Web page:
|1 John 3:1 |
1 This chapter is wonderful for defining the true hope that saves, of how sin is removed by the Lord, and how a son of God cannot sin. Unfortunately the Greek of several of this chapter's verbs is in the Aorist tense, which can be properly interpreted as past, present, or future tense in meaning. The translators of the Bibles, having been schooled in the doctrines that one is saved and a son of God just by believing in Jesus, chose the tenses of the verbs that supported their erroneous doctrine, which even qualifies the demons as sons of God since demons too believe in Jesus and tremble. Their choice of tenses only supports the hope of the hypocrites.
John himself defined what it takes to be born again as a son of God in 1 John 5: he keeps all the commands of God; he has overcome the world; he has seen in his heart the three witnesses of water, spirit, and blood; he does not sin; he has eternal life, Christ in full measure within; and he is in union with God. Paul tells us that we must continue to work out our salvation with fear and trembling so that we can become sons of God. Phil 2:12-15. So the tenses in this wonderful chapter have to be translated to be in agreement with the rest of the scriptures because:
Clearly in this chapter John is addressing those who are not yet pure, who have not yet seen Jesus, and who yet are not like Him; but they can become pure if they have the hope of seeing Him and being like Him. John plainly states this in verses 2 and 3 without any tense changes necessary:
The tenses of a few verbs in this chapter's verses can be translated correctly as present, past or future. When tenses are chosen to conform with verses 2 and 3 above, (shown in italics for verses 1,2,5 and 8), and to conform to rest of the Bible's many verses, the power, the hope, and the beauty of this chapter increase dramatically, making it a wonderful inspiration to the hope of the true seeker of God.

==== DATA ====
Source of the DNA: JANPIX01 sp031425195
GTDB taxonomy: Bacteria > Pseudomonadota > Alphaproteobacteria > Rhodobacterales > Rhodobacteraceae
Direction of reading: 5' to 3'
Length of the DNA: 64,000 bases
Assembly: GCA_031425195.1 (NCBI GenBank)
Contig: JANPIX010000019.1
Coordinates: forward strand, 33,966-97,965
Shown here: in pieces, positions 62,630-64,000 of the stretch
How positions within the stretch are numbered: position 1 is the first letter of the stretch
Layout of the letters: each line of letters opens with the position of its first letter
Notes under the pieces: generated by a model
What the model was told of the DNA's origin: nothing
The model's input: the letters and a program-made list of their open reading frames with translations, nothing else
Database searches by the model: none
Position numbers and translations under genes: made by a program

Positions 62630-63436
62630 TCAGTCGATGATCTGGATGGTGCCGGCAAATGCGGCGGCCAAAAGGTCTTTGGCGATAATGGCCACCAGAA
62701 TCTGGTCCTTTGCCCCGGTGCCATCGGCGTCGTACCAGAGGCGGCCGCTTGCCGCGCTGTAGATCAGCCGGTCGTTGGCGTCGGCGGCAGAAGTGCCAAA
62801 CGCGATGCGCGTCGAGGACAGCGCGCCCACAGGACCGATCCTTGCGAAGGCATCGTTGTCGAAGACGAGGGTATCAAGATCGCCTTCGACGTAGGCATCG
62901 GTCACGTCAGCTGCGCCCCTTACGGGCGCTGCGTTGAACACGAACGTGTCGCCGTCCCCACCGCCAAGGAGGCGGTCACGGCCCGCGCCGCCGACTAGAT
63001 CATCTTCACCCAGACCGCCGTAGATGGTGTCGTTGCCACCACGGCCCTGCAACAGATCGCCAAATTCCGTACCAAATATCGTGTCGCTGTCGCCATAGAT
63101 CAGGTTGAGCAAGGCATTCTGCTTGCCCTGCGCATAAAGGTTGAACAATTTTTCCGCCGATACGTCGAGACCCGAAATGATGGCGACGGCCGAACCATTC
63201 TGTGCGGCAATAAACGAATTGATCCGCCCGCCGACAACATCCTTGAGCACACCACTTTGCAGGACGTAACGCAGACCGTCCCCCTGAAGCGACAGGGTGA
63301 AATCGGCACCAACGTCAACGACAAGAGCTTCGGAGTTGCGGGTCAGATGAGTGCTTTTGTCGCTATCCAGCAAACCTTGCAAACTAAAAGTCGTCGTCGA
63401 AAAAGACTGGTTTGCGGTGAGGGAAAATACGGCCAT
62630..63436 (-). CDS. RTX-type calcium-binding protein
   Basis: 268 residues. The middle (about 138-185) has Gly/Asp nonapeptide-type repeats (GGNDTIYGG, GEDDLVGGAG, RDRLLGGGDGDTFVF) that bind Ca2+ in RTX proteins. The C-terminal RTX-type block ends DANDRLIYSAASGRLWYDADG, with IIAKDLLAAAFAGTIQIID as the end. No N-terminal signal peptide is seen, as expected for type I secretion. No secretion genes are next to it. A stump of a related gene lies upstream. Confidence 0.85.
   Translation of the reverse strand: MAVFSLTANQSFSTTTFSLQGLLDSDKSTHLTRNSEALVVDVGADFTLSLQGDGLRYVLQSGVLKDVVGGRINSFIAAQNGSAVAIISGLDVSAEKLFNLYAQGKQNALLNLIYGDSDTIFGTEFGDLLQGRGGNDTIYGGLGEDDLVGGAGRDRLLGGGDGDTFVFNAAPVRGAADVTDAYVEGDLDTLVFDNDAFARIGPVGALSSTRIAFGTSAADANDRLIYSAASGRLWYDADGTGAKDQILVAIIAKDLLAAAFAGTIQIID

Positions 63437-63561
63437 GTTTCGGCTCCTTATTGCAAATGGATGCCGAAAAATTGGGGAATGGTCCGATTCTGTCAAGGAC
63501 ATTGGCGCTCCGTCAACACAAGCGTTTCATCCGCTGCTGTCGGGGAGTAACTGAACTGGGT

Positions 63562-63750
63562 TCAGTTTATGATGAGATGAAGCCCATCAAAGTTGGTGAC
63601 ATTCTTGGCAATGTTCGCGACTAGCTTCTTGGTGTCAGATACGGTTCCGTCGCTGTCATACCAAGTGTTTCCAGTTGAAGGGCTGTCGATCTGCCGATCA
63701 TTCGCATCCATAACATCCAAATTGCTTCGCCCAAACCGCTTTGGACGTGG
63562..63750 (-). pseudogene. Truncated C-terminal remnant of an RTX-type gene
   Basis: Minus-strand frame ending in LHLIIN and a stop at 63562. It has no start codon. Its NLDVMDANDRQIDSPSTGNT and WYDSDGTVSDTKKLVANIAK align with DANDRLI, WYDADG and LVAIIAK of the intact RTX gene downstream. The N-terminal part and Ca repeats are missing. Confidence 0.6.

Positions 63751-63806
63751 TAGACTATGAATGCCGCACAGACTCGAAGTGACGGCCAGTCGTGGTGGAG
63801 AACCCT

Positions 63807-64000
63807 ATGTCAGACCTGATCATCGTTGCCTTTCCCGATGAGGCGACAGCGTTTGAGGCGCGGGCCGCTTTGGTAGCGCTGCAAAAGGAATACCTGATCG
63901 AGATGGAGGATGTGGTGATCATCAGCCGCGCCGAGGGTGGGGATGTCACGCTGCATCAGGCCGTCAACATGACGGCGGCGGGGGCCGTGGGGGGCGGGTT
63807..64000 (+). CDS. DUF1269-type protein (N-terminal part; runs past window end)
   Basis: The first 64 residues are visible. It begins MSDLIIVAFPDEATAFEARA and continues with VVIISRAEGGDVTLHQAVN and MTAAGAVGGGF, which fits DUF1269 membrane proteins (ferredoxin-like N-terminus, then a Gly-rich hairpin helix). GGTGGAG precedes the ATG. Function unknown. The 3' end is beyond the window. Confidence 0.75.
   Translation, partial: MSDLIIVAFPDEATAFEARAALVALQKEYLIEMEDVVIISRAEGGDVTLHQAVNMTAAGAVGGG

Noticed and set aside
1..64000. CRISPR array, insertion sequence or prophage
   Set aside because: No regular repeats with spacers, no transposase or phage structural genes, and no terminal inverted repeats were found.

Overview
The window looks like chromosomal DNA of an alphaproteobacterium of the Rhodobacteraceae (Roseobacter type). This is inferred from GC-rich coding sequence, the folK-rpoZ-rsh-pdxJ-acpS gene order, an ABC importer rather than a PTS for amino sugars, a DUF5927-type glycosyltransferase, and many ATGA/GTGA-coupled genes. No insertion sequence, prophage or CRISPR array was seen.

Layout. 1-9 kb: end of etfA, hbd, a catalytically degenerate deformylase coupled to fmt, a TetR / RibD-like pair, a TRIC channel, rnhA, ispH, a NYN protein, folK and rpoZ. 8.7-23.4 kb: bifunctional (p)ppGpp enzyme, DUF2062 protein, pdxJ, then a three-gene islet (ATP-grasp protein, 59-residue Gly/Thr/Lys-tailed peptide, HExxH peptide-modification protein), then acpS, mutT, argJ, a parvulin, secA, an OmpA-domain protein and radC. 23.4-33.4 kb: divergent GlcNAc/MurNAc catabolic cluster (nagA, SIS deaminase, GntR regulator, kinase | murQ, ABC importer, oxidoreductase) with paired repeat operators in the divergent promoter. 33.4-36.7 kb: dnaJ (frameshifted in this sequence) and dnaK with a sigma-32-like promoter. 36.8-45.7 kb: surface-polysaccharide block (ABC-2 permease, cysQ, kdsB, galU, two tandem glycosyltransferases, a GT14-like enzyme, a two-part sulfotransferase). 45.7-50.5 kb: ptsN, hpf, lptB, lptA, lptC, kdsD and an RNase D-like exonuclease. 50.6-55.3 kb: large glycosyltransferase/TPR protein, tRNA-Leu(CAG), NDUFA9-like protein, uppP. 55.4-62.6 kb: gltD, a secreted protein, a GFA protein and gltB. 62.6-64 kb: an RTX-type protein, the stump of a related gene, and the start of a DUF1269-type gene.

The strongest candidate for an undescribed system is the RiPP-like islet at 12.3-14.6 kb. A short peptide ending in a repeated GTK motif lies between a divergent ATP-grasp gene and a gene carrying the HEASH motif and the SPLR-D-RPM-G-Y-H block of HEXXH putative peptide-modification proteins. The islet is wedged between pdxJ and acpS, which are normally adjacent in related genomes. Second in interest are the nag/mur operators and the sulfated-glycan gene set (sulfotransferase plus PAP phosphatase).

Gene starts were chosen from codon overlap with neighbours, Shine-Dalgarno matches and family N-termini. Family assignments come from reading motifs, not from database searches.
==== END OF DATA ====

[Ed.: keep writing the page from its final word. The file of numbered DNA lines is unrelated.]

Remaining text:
1 Behold what manner of love the Father has given unto us, that we could be called the sons of God; and we will be. Therefore the world does not know us, because it did not know him.1 [Though we are not yet born again sons of God, because we are disciples that deny ourselves to wait on God at every opportunity, and because we are strangers to the excesses of the world's conversation and conduct; to those in the world our inward cross is the aroma of death.]
1 Behold what manner of love the Father has given unto us, that we could be called the sons of God; and we will be. Therefore the world does not know us, because it did not know him. The verbs could and will in this verse have the variable Greek Aorist tense and have been typically translated as present tense instead of future tense as above. Yet, you cannot be a Son of God without Jesus first having appeared in you, which John states as a future event in the next verse: it does not yet appear what we will be, but we know that when He is revealed, we will be like him, for we will see him as he is.
One is not a son until he has conquered sin, until he has crucified his lust and affections on the inward cross of self-denial, until he has overcome the world, and until God rules his thoughts, words, and deeds. From the Word of the Lord within: "You are a son when Jesus appears in your heart to guide you."